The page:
4. Type the following commands one after the other, pressing the <enter> key after each

copy  c:\config.sys   a:\config.txt
copy  c:\autoexec.bat  a:\autoexec.txt

If, for some reason an error message tells you that it can't do this, you might have to change the file attributes, so find out what they are first with the following commands:

attrib  c:\config.sys
attrib  c:\autoexec.bat

If either of them show an H, R, or S below the command, take note of this.

To remove an attribute, just type the commands below to remove the Hidden, Read-Only and System attributes.  Obviously you only want to remove the attribute displayed for that file, so it it showed as only H, then only use the -h  part in the command.

attrib  -h  -r  -s  c:\config.sys
attrib  -h  -r  -s  c:\autoexec.bat

That would allow you to copy the files to your blank floppy disk.

To restore the files' attributes to what they were, just type the same command but replace the - in front of the h, r, and/or s to add it to the file again.

Just power off and remove the floppy from the computer.

Now you have 2 copies on a blank floppy that you can copy and paste here for us to look at.

Method 2.

1. Just as your computer is starting up, jab the F8 key repeatedly until you are shown a boot menu
2. Choose "Command Prompt" and it will quickly show the C:\> Prompt
3. Follow the copy commands detailed above to copy the files to a blank floppy
4. Remove the floppy and power off.

To create a boot floppy from DOS depends on whether you have the folder "c:\windows\command\ebd" present on your computer.

Boot to DOS using Method 2 steps 1 and 2, then type the command:

dir  /on  /ad  /b  c:\windows\command

It should show something similar to the following (including the command you typed)  from which you will see that the "ebd" folder exists:

C:\>dir /on /ad /b  C:\WINDOWS\COMMAND

IF SO, then just insert a blank floppy and type the following commands in sequence:

cd  windows
cd  command

That should launch BOOTDISK.BAT which will prompt you for the drive letter of your floppy drive.  Type in the number that corresponds with your A:\ Drive and then allow the boot floppy to be created.

An example of my config.sys and autoexec.bat files shows the English British codepage is set to load:

mode con codepage prepare=((850) C:\WINDOWS\COMMAND\ega.cpi)
mode con codepage select=850
keyb uk,,C:\WINDOWS\COMMAND\keyboard.sys

device=C:\WINDOWS\COMMAND\display.sys con=(ega,,1)

That means that it is loading codepage 850.  Japanese will be different, as will English US which is 437 I think.  Note also that it specifies a UK Keyboard, which will match up with the character set.  044,850 is English British.

You obviously have to know the different codes to know what yours is currently set as, hence my reason for asking you to paste the contents of those 2 files here.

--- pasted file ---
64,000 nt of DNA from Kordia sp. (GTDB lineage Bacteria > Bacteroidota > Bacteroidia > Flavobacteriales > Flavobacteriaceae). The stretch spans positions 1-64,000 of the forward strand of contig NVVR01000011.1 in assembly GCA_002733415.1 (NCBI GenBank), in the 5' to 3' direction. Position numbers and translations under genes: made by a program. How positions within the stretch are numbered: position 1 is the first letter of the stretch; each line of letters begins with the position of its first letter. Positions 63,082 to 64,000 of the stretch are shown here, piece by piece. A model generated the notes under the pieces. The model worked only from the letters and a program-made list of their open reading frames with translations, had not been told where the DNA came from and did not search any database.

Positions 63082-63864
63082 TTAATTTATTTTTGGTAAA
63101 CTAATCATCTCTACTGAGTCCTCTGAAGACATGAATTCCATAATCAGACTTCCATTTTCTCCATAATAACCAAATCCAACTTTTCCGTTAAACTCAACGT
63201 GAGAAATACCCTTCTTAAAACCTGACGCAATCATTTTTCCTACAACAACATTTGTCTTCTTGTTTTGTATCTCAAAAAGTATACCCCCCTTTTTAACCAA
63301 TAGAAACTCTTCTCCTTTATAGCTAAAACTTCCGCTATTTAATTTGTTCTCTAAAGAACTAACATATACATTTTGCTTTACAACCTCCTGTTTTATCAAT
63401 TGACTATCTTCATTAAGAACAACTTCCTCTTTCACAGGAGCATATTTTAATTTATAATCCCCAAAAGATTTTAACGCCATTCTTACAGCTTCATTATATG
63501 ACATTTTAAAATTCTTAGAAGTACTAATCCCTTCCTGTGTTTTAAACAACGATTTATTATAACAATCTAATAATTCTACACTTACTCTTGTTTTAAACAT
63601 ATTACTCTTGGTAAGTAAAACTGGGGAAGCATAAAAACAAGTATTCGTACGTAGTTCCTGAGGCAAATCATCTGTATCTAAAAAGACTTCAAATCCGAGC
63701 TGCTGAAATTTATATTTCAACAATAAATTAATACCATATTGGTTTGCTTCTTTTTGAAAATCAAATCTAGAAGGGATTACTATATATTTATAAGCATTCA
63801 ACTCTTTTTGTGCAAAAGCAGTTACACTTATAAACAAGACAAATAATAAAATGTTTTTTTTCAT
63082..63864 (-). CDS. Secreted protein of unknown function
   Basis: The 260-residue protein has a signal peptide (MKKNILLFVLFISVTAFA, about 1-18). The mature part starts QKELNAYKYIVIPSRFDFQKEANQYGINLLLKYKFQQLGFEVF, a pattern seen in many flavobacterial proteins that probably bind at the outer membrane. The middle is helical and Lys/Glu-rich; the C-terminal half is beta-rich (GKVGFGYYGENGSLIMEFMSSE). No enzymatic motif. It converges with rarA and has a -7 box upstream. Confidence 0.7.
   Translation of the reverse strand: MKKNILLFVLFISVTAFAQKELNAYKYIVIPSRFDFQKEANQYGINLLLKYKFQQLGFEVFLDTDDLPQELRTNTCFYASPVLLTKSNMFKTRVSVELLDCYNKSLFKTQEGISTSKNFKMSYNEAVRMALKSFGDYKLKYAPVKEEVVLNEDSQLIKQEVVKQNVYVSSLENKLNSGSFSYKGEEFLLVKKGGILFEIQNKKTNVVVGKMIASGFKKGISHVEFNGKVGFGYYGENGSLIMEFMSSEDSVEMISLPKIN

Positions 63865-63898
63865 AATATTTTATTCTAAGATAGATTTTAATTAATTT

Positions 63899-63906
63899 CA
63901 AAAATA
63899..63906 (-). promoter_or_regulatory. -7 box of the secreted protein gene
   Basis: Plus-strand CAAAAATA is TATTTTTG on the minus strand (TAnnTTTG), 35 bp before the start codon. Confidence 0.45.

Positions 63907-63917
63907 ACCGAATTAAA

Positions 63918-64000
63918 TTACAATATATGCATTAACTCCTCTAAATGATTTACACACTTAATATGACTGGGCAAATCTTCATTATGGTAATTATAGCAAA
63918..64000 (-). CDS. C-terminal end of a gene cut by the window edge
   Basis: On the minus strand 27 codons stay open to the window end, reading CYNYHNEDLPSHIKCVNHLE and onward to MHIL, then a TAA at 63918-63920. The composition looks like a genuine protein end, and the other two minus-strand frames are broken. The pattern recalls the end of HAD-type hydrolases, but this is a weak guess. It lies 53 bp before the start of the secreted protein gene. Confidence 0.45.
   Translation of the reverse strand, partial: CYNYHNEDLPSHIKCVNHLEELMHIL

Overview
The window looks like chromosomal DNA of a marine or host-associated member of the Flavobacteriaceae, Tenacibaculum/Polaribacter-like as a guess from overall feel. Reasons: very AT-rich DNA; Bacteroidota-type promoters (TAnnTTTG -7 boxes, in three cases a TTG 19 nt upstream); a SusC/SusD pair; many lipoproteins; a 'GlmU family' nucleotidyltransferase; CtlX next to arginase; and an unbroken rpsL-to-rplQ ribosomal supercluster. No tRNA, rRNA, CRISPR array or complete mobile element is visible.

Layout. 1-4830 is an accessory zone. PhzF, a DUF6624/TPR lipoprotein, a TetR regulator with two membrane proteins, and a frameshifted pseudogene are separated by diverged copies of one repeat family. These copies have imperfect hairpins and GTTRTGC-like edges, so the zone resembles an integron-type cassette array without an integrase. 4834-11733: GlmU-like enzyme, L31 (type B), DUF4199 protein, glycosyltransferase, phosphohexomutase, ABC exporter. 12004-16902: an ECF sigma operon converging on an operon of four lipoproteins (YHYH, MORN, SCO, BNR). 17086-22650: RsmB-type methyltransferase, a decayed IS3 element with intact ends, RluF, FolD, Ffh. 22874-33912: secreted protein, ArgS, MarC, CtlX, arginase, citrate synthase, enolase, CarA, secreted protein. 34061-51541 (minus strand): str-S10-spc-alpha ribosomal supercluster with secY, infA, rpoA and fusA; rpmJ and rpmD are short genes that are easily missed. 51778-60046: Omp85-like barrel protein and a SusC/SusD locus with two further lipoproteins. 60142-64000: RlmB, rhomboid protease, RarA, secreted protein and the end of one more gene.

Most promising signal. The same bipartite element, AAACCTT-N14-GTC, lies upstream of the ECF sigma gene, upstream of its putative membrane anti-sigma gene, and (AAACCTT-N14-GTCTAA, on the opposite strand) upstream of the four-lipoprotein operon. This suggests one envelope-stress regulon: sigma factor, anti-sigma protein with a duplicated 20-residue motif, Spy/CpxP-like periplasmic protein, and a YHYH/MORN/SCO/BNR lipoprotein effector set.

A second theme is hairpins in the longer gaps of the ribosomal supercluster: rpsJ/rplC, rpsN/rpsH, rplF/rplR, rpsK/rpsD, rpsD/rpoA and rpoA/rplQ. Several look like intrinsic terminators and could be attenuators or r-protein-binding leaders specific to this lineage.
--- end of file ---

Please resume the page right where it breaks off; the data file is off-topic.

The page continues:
For your Info, there is a tool on your Win98 CD that is designed to allow you to change the code pages.  It is named "chdoscp.exe"  (Change DOS Code page) and is in the \tools\reskit\config\chdoscp folder.  The codepages and DOS .FON files (fonts) are in the sub-folder thereof named (appropriately) "codepage".

This is just for your advanced information in case it might help you to resolve this problem.

I have a feeling that you might find that Japanese uses Unicode or ISO characters for the codepages, but we'll see what your files say.

Author Comment

ID: 12188176
thanks for the suggestions so far, sadly all with no luck. also BillDL i cannot access windows98 that is the problem when it is loading it stops and stats:
Cannot run windows with current code page
Remove COUNTRY command form CONFIG.SYS and restart computer.

I am on my desktop right now trying to fix this laptop. Below are the copies of my autoexec.bat and config.sys


REM [Header]
REM loadhigh c:\windows\COMMAND\nlsfunc.exe c:\windows\country.sys

REM [CD-ROM Drive]

REM [Miscellaneous]

REM [Display]

REM [Sound, MIDI, or Video Capture Card]

REM [Mouse]


device=c:\windows\EMM386.EXE RAM X=C000-CFFF
devicehigh=c:\windows\jfont.sys /p=c:\windows
devicehigh=c:\windows\jkeyb.sys /106 c:\windows\jkeybrd.sys
REM [Header]

REM [CD-ROM Drive]

REM [Miscellaneous]

REM [SCSI Controllers]

REM [Display]

REM [Sound, MIDI, or Video Capture Card]

REM [Mouse]
REM ------------------


Author Comment

ID: 12190129
anybody have any thoughts?

Assisted Solution

caza13 earned 200 total points
ID: 12193762
Rename the autoexec.bat file to autoexec.old .
Rename the config.sys file to config.old .
Use the text editor to create new autoexec.bat and config.sys files, but leave them empty.
See if you can start Windows with the new autoexec.bat and config.sys files.  Windows 98 doesn't normally need these files to start.  They are used for compatibility with DOS programs.

Author Comment

ID: 12194328
still get the following statement:
Cannot run windows with current code page
Remove COUNTRY command form CONFIG.SYS and restart computer.

but also now 'File Creation error'

LVL 38

Assisted Solution

BillDL earned 200 total points
ID: 12196081

>>> I cannot access Windows98, that is the problem. When it is loading it stops and states..." <<<